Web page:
What do you do when a patient falls?
After the Fall Stay with the patient and call for help. Check the patient’s breathing, pulse, and blood pressure. If the patient is unconscious, not breathing, or does not have a pulse, call a hospital emergency code and start CPR. Check for injury, such as cuts, scrapes, bruises, and broken bones.
What makes a patient a fall risk?
Patients who take four or more medications are generally considered to be at increased risk. Certain medications, including diuretics, anti-hypertensives, tricyclic antidepressants, sedatives, and hypoglycemics are known to increase an individual’s risk for falling.
Why is it important to properly identify a patient?
In any unit, one of the most important safety checks is making sure the right patient receives the right treatment. The Joint Commission knows the importance of identifying each patient before tests are run, medications administered or procedures performed.
What is the proper way to identify a patient?
Patient identifier options include:
- Assigned identification number (e.g., medical record number)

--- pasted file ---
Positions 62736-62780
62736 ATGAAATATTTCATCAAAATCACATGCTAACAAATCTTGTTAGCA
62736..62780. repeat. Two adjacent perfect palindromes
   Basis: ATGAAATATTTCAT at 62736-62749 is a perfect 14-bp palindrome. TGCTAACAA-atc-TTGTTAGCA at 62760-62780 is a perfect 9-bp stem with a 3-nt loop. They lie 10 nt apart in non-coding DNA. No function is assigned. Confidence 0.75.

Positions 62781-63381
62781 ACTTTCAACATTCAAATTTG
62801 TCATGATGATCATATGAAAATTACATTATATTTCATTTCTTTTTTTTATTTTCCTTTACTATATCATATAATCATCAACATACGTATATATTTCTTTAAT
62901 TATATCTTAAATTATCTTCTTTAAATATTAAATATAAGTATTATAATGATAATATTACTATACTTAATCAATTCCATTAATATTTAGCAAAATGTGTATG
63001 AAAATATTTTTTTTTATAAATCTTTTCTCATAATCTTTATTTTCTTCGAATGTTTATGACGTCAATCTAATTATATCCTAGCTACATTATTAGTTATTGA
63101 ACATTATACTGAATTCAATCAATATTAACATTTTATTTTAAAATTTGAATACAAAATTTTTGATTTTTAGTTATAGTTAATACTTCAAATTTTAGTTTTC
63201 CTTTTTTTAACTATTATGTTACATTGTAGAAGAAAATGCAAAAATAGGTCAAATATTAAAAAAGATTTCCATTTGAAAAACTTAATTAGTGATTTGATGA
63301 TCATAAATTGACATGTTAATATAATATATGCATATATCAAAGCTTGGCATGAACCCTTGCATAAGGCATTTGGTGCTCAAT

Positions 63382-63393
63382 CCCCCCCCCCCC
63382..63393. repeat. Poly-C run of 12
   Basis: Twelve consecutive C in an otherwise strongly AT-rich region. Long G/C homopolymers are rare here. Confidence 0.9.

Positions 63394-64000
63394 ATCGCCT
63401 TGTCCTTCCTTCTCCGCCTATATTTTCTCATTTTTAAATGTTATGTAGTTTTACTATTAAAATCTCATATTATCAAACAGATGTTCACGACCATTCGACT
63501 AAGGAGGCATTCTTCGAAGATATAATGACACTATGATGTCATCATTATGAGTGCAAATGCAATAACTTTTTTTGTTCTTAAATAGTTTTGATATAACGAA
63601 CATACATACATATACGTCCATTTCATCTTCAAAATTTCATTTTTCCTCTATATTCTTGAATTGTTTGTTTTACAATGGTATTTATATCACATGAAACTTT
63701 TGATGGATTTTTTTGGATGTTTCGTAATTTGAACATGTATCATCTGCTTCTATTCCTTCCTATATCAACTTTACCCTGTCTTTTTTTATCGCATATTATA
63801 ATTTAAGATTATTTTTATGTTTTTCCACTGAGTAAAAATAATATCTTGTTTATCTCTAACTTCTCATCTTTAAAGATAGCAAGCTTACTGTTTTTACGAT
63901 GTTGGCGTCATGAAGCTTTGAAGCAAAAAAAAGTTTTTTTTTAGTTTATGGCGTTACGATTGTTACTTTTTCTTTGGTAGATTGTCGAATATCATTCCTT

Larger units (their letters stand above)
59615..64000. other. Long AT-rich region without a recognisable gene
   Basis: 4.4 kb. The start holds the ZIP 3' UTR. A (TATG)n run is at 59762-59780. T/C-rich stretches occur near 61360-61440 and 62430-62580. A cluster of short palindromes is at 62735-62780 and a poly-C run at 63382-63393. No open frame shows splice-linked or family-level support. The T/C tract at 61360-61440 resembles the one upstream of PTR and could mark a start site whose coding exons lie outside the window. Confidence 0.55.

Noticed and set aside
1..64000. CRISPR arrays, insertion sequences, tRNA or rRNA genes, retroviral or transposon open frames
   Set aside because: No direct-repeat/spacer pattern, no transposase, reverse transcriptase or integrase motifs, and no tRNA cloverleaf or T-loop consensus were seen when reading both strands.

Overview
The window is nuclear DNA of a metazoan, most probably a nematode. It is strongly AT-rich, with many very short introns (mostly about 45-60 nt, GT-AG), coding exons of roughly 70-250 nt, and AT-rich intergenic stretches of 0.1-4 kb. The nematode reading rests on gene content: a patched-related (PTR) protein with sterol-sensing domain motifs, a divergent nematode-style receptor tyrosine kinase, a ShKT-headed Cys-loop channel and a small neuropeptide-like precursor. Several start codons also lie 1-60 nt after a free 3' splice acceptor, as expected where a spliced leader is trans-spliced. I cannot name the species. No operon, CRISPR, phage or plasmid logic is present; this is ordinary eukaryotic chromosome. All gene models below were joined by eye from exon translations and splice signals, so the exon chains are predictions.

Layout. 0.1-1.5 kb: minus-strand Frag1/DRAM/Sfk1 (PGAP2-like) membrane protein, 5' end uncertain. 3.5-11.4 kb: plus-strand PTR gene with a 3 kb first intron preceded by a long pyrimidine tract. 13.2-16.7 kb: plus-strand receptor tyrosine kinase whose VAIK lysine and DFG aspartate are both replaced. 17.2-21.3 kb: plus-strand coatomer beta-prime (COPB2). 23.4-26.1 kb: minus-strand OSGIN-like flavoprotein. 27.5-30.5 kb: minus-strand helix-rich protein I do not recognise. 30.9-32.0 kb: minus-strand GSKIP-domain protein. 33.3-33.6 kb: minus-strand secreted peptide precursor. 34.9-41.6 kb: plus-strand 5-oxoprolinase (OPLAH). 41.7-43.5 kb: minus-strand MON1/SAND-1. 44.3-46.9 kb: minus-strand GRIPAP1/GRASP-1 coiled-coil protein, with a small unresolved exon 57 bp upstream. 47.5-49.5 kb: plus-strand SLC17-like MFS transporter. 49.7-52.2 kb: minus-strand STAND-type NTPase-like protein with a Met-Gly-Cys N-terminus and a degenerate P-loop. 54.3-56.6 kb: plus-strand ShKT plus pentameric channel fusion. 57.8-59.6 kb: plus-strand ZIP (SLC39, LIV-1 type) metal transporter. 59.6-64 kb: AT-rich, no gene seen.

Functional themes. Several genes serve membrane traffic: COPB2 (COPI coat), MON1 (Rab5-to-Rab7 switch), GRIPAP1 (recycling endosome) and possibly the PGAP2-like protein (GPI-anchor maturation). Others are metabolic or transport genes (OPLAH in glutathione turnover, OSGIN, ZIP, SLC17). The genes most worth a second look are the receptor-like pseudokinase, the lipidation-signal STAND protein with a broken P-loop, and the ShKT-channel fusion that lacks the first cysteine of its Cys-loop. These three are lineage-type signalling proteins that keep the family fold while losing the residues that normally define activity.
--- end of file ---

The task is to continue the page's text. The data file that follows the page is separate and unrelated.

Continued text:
- Date of birth.
- Phone number.
- Social security number.
Why is correct communication important in giving proper patient care?
Effective communication of healthcare information can empower patients and their family members to participate as full partners in their care, and is demonstrated to improve adherence to treatment and self-management. However, the importance of patient-provider communication extends far beyond the inpatient setting.
How can patient identification errors be reduced?
Utilizing the electronic medical record to flag patients who are ready to be scanned could decrease errors as well. Use of bar code scanners to decode the patient’s wristband and confirm their identity before performing a procedure, as is done in some hospitals, could additionally reduce errors.
How can the accuracy of patient identification be improved?
The main goal of improving the accuracy of patient identification is broken into two sub-goals: using at least two patient identifiers when providing care, treatment and services, and eliminating transfusion errors related to patient misidentification.